Krish Sankar - Bank of America Merrill Lynch

Got it, got it. And on the advanced packaging side, you guys mentioned that you are seeing traction on the wafer level fan-out, are those shipments in Q2 or in Q3 going to foundries or OSAT?

Arthur W. Zafiropoulo - Chairman and CEO

They are going to both.

Krish Sankar - Bank of America Merrill Lynch

They are going to both, okay. Got it. And then the last question I had was, I know in the near term like ASC, SPIL, they're going to operate as independent companies, but do you see that combination impacting the back-end business?

Arthur W. Zafiropoulo - Chairman and CEO

No, I don't think it's going to impact our business at all. ASC primarily has a very strong position in the low-end and wire bonding, and SPIL is extremely strong in the advanced packaging area as is Amcor. So with the ownership of about 37% of SPIL by ASC, I don't think this is going to have any bearing at all in our future.

We haven't seen anything to indicate that. So I feel comfortable that we'll see the OSATs expanding at a faster rate. When the foundries move to the next generation of the fan-out, the foundries will then give off to the OSATs the older generation, and so we're now ceding the current generation into the OSATs, and I expect that to continue and the foundries to extend their technology nodes to reduce the number of layers, and so that we see that trend continuing. We've added many new technologies for fan-out that covers beyond the foreseeable future. So we are very prepared for at least the next two generations to three generations of fan-out as they begin to reduce the geometries.

Krish Sankar - Bank of America Merrill Lynch

Got it. Thanks a lot, Art. Very helpful. Thank you.

Operator

Moving now, we'll take our next question from Patrick Ho, Stifel, Nicolaus.

Patrick Ho - Stifel, Nicolaus & Co., Inc.

Thank you very much. Art, maybe first in terms of the industry's 28-nanometer build out that you are seeing today. That node has obviously had a much longer life span than I think any of us projected initially. Do you see additional capacity build-outs for 28-nanometer as we look forward to even 2017 and 2018, or do you believe that this – what we're seeing this year is kind of just a – a kind of one-year phenomenon as some of the second-tier players trying to play catch-up to the demand that's out there for that node?

Arthur W. Zafiropoulo - Chairman and CEO

Patrick, it's not a surprise to me. I think if you look back two to three years, I called for a very large phase in the 28-nanometer to be the biggest node in the history of this industry, and so that it's not surprising to me. It's surprising to me a little bit more that the 40-nanometer node has continued to extend its life, and again, due to cost, but the cost of 28-nanometer is even lower than 40-nanometer, so that we see this continuing. Especially in China, we literally have 100% market share in China. So, as the growth continues and China then increases the yield as they are today, 28-nanometer, they are going to extend their capacity. So we see this – this continuing through at least next year and possibly beyond that.

So 28-nanometer, we believe, the design's in place, will continue to grow through 2025. So we see 28-nanometer continuing very strong and additional capacity being added there. So we see that continuing, and then layering on top of that, the sub-melt for the FinFETs, and again, the melt for certain requirements for parasitic gains for the 7-nanometer and for sure the 5-nanometer.

So we see a great future in extension of 28-nanometer, 40-nanometer to some extent, but 28-nanometer for sure being very strong. And then the FinFET certainly being selectively strong and the industry is shifting to 10-nanometer, but they are going move very quickly through 10-nanometer to 7-nanometer. So every indication is that 10-nanometer may not be a big node. It may be very similar to the 14-nanometer, 16-nanometer, a good node, but the big node everyone's targeting for now is 7-nanometers.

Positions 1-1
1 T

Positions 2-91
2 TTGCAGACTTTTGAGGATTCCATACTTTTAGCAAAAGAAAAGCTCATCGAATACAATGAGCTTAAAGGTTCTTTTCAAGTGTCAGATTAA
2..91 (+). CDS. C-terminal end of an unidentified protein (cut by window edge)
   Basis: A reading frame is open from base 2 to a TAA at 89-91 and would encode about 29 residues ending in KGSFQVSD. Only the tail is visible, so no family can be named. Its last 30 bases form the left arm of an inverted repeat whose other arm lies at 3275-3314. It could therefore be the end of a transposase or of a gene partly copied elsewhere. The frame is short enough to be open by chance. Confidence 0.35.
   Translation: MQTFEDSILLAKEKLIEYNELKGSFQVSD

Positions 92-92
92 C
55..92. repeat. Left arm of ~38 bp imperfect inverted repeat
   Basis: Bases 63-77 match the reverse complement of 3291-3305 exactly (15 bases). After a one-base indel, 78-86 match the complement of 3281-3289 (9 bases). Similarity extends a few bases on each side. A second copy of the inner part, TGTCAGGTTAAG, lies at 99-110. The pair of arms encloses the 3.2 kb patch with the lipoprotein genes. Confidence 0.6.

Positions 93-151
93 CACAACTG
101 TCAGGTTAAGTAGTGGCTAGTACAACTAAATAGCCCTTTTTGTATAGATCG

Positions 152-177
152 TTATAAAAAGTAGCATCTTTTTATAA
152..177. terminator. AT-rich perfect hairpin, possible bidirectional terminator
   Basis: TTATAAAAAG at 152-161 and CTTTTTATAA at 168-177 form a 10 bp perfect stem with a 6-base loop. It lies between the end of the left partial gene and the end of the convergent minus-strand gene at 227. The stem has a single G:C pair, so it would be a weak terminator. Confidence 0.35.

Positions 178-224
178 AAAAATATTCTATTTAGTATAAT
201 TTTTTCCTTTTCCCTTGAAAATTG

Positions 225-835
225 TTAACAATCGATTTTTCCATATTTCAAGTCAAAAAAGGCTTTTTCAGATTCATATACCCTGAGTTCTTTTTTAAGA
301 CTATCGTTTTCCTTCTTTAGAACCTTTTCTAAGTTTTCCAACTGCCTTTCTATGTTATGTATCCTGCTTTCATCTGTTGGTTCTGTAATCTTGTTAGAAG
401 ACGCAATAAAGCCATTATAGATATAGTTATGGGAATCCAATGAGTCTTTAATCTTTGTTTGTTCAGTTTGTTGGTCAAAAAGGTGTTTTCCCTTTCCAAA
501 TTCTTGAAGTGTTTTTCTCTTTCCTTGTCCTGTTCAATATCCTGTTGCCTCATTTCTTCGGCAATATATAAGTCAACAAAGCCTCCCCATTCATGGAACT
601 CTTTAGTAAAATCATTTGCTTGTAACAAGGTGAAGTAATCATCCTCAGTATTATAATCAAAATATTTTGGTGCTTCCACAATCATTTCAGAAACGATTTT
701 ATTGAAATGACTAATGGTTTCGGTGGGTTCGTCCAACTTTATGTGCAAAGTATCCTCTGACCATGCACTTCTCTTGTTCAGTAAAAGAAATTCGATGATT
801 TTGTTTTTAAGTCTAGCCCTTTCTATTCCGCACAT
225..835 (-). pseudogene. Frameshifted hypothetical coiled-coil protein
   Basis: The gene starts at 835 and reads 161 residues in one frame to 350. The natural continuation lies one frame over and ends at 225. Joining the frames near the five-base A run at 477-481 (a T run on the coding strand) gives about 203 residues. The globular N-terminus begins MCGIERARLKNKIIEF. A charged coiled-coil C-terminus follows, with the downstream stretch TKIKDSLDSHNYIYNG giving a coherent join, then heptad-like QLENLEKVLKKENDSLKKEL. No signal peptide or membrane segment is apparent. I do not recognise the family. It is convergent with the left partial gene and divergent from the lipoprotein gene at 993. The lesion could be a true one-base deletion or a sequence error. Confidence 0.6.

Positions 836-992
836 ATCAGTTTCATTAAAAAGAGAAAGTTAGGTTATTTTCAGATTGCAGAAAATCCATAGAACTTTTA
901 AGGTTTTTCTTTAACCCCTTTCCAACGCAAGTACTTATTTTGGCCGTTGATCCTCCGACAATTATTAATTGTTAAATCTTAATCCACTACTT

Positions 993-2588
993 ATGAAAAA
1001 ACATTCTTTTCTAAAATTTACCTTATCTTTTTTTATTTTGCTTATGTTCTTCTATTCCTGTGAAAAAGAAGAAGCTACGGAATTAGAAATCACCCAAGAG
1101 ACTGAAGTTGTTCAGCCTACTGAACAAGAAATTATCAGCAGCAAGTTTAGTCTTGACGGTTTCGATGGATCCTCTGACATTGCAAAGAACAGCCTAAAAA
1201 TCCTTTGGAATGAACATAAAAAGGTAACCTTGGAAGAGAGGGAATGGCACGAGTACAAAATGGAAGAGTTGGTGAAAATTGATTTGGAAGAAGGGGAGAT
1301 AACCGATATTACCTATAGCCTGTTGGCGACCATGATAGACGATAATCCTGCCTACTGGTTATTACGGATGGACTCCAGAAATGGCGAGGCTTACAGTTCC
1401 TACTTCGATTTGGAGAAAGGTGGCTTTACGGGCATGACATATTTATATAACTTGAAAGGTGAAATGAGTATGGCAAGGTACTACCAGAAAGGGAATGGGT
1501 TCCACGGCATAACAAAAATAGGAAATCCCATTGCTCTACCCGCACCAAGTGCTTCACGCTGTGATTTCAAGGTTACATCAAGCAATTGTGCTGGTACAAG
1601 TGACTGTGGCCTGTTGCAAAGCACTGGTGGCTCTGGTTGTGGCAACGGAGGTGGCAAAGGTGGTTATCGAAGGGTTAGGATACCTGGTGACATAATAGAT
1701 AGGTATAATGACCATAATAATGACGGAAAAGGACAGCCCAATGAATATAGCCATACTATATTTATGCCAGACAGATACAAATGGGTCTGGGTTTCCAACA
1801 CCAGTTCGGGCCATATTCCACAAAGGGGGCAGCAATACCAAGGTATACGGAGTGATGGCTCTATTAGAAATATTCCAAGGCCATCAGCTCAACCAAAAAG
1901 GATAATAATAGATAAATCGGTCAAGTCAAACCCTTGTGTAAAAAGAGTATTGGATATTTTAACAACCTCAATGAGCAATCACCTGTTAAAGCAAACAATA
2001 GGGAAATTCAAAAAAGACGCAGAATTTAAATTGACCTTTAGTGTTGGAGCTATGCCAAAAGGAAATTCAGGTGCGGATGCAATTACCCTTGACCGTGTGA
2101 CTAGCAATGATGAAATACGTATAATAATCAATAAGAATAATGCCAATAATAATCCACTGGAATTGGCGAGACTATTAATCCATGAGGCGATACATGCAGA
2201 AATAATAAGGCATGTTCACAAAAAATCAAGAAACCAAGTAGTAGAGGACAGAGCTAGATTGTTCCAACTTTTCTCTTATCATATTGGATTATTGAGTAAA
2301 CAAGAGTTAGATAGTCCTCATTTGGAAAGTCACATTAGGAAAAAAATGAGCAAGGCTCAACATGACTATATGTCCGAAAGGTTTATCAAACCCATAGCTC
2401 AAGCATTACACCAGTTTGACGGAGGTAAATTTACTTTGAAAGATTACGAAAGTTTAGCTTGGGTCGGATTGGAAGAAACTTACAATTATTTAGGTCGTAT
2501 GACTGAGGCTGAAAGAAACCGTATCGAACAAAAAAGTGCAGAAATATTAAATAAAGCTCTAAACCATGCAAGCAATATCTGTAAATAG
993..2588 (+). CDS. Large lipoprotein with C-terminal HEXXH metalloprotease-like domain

Patrick Ho - Stifel, Nicolaus & Co., Inc.

Great. That's helpful. And maybe moving to the advanced packaging side, with the demand strength that you continue to see there, driven this year primarily by fan-out applications. From a big picture basis, as you look forward, what other types of applications do you see, looking into 2017 and even into 2018, that can drive continued strength in your litho business over the next couple of years?

Arthur W. Zafiropoulo - Chairman and CEO

Actually the copper pillar is expected to grow through the end of this decade at about a 23% compound annual growth rate, and the wafer fan-out is extended to about 63% compound annual growth. So, we see those continuing. And what we may be seeing next is TSV, through-silicon via, being used for image sensors to reduce the thickness of the mobile handset. So that's a next-generation that we think will be an additional driver. If all these drivers kick in as what's anticipated, then we expect our business to grow. Probably in the next three years to four years, it could even double, but between 50% and 100% growth, we expect based on our current information.

Patrick Ho - Stifel, Nicolaus & Co., Inc.

Great. Thank you very much.

Arthur W. Zafiropoulo - Chairman and CEO

You're welcome, Patrick.

Operator

Moving on, we'll take our next question from Mark Miller, The Benchmark Company.

Mark Miller - The Benchmark Co. LLC

Congratulations on your continued progress. I was wondering if you can give us just a little more color on what's going on in wafer level fan-out in particular, what competition you're seeing? And who besides at the foundries – who besides Taiwan Semiconductor is kind of pushing that technology?

Arthur W. Zafiropoulo - Chairman and CEO

Well, I think, all of the leading OSATs are. So the equipment is in place at virtually every OSAT, some – a much larger capacity than others, but the OSATs are gaining momentum in the fan-out. I should mention a little bit more about the market share, we have been very conservative in our numbers of 75%, we think those numbers really are understated, and we believe those numbers are much higher.